Temperature Synchronized Development and Emergence

Many species of insects have highly synchronized larval development (all larvae are more or less at the same developmental stage) and/or synchronized eclosion, especially those that live in habitats where the climate is suitable for growth and reproduction for a limited period each year. Synchronized eclosion increases the chances of finding a mate. It may also increase the probability of finding suitable food or oviposition sites, or of escaping potential predators. Synchronized larval development also may be related to the availability of food, and in some situations it may be necessary in order to avoid interspecific competition for the same resource. For certain carnivorous species, such as Odonata, synchronized development may help reduce the incidence of cannibalism among larvae.

Perhaps not surprisingly in view of its effects on rate of development and activity, temperature is an important synchronizing factor in the life of insects. Its importance may be illustrated by reference to the life history of Coenagrion angulatum, which, along with several other species of damselflies (Odonata: Zygoptera), is found in or around shallow ponds on the Canadian prairies (Sawchyn and Gillott, 1975). For these insects the season for growth and reproduction lasts from about mid-May to mid-October. For the remaining 7 months of the year C. angulatum exists as more or less mature larvae, which, between about November and April, are encased in ice as the ponds freeze to the bottom. (The larvae themselves do not freeze, as the ice temperature seldom falls more than a few degrees Celsius below zero as a result of snow cover.) In C. angulatum both larval development and eclosion are synchronized by temperature. Synchronized development is achieved (1) by means of different temperature thresholds for development in different instars, that is, younger larvae can continue to grow in the fall after the growth of older larvae has been arrested by decreasing water temperatures, and (2) by a photoperiodically induced diapause. Thus, samples collected in mid-September include larvae of the last seven instars, whereas those from early October are composed almost entirely of larvae of the last three instars. Conversely, after the ice melts the following April, younger larvae can continue their development earlier than their more mature relatives, so that by mid-May more than 90% of the larvae are in the final instar. After their release from the ice larvae migrate into shallow water at the pond margin whose temperature parallels that of the air. Emergence occurs when the air temperature is 20oC to 21°C (and the water temperature is about 12°C). It begins normally during the last week of May and reaches a peak within 10 days. Emergence of C. angulatum follows that of various chironomids and chaoborids (Diptera), which form the main food of the adult damselflies during the period of sexual maturation. The development and emergence of other damselfly species that inhabit the same pond are also highly synchronized but occur at different times of the growing season. This enables the species to occupy the same pond and make use of the same resources, yet avoid interspecific competition. This is discussed further in Chapter 23 (Section 3.2.1).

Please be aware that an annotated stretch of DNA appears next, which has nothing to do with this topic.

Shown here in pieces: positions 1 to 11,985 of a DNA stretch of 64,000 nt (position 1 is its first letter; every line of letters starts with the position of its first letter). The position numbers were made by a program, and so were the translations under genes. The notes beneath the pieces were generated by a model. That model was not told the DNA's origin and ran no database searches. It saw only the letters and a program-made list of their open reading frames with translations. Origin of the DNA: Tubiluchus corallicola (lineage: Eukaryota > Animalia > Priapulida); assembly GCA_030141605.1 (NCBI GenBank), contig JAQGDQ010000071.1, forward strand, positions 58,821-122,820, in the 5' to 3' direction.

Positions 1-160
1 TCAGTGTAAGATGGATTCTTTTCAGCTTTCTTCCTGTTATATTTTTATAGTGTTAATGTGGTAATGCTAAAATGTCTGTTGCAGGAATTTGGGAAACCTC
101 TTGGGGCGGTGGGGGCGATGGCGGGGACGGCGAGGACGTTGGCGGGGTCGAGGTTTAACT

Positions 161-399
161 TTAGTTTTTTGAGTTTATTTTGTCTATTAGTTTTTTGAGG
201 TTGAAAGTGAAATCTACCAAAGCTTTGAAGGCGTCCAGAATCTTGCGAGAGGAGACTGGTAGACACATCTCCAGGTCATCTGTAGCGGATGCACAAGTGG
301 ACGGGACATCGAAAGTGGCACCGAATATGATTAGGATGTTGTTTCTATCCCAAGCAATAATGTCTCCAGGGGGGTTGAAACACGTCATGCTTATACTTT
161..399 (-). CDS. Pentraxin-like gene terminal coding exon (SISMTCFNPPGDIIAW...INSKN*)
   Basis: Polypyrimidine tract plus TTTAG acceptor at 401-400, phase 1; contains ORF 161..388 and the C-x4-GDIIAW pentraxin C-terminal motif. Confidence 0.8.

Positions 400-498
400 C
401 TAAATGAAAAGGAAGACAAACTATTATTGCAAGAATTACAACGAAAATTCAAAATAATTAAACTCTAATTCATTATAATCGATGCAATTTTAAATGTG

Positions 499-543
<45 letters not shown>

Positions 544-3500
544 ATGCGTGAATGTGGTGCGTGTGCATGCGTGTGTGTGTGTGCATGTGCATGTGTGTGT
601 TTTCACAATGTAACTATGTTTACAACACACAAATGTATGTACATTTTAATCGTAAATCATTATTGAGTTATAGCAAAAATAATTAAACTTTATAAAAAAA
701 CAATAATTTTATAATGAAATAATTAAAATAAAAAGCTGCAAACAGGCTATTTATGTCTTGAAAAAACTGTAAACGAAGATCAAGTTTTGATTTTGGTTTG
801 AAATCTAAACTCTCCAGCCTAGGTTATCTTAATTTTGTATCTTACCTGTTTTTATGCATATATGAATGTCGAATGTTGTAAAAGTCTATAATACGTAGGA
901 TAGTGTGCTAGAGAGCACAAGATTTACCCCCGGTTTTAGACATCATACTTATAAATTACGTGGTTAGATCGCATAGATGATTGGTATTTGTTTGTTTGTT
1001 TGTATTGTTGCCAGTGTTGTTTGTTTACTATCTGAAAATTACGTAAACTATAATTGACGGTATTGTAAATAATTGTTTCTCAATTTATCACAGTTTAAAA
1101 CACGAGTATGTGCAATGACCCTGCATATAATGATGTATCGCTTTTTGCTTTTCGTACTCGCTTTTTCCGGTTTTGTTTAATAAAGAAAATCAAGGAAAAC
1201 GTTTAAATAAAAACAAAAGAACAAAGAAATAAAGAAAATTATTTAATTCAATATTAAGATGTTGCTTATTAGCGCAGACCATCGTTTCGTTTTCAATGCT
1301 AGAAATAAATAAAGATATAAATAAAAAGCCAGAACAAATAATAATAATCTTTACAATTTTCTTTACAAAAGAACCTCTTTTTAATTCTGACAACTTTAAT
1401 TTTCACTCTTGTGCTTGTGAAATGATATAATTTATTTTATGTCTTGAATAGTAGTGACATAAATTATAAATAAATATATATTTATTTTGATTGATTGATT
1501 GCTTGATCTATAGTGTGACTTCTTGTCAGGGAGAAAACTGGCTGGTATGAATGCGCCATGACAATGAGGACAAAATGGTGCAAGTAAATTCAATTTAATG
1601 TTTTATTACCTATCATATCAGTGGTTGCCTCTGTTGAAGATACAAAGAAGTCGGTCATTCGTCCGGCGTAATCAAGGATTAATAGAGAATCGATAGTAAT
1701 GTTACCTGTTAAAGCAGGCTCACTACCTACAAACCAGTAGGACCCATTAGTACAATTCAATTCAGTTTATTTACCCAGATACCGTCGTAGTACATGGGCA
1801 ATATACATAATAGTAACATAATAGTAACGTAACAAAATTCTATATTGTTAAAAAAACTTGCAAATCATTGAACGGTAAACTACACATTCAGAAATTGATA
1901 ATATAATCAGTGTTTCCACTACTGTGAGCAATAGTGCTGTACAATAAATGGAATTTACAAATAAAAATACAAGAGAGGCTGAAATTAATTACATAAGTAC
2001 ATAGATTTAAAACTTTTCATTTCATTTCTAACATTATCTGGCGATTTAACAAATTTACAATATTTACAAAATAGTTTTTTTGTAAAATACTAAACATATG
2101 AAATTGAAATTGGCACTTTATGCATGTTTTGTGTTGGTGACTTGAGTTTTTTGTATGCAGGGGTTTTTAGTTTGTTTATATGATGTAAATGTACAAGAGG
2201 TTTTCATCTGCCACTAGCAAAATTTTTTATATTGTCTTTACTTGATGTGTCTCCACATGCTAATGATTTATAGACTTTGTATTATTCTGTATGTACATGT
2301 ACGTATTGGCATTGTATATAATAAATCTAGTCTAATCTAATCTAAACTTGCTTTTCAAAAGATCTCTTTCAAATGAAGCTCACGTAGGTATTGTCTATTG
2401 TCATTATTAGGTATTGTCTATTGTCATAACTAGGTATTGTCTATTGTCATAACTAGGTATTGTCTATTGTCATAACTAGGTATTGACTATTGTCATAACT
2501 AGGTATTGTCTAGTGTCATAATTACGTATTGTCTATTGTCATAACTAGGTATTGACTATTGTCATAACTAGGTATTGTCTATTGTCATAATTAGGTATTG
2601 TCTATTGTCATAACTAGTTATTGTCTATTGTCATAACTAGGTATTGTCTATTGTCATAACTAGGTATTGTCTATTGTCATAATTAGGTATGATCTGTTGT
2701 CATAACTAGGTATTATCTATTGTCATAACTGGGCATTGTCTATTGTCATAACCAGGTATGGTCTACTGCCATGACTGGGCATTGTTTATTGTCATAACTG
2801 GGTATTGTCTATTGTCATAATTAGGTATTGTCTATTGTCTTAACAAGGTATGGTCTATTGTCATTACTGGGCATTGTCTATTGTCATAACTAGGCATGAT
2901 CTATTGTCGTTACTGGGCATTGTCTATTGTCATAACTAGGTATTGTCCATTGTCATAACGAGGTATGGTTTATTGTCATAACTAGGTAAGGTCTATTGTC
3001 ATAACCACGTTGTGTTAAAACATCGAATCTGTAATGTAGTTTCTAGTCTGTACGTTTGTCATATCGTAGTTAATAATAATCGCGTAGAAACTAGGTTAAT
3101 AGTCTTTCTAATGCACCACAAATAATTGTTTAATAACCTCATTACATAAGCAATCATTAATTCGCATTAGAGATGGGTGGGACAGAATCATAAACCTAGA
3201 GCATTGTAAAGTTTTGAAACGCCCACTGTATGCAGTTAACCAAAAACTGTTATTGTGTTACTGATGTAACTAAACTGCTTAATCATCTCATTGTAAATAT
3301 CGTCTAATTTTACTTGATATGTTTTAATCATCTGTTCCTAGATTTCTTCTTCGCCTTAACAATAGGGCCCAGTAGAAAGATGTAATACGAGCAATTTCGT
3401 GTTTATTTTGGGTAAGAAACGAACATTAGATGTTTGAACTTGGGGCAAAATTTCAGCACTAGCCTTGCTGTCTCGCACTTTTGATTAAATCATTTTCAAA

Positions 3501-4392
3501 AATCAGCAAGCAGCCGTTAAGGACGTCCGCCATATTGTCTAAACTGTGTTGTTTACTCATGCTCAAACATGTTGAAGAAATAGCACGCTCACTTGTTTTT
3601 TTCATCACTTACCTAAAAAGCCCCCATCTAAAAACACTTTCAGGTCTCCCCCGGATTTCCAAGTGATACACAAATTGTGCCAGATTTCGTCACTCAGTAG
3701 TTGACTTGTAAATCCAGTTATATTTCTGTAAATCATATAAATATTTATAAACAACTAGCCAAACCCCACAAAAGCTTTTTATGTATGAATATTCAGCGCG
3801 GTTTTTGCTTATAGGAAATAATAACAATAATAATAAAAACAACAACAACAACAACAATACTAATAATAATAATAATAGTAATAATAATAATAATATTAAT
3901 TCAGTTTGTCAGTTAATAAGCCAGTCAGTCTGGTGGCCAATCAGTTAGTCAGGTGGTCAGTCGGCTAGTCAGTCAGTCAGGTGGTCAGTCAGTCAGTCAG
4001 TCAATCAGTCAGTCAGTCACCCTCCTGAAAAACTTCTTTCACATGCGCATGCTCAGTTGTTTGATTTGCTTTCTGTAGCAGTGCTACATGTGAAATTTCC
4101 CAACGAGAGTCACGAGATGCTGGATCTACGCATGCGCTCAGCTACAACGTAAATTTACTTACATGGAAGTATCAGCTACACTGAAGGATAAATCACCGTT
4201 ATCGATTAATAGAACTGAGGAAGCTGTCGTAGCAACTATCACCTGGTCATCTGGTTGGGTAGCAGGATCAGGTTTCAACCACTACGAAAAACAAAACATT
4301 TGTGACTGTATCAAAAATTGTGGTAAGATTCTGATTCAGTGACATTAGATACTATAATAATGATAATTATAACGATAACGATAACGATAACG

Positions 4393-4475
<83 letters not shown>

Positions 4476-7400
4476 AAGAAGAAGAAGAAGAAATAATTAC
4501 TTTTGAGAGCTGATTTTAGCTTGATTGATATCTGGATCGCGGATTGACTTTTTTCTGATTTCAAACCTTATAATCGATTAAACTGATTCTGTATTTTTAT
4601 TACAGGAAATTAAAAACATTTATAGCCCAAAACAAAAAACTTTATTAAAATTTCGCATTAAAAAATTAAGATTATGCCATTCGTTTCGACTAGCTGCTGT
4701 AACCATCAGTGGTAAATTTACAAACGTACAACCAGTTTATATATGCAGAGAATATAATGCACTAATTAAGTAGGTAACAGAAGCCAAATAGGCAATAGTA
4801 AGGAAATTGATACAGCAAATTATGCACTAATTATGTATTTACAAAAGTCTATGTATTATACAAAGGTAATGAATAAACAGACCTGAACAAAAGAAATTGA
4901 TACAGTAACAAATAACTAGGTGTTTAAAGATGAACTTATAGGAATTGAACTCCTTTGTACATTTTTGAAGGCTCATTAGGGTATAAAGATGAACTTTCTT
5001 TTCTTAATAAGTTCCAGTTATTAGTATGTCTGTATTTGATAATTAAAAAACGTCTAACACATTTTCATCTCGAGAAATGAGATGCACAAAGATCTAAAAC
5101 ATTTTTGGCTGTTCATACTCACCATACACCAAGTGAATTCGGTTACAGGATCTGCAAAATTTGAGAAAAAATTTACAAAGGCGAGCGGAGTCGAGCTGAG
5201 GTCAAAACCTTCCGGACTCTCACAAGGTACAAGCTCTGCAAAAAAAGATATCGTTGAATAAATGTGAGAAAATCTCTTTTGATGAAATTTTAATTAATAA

Though unpredictable on a day-to-day basis, temperature does have a regular seasonal pattern that controls the onset and termination of diapause in some species. Temperature is the primary diapause-inducing stimulus for some subterranean species [e.g., some ground beetles (Carabidae)], wood- and bark-inhabiting species, and pests of stored products that live in darkness. It also is the major cue for diapause induction in some insects living near the equator where changes in photoperiod are too small to act as signals of seasonal change (Tauber et al., 1986; Denlinger, 1986). Temperature can also exert a strong influence on diapause and other photoperiodically controlled phenomena, as is discussed below (Section 3.2).

Beekeeping for Beginners

Beekeeping for Beginners

The information in this book is useful to anyone wanting to start beekeeping as a hobby or a business. It was written for beginners. Those who have never looked into beekeeping, may not understand the meaning of the terminology used by people in the industry. We have tried to overcome the problem by giving explanations. We want you to be able to use this book as a guide in to beekeeping.

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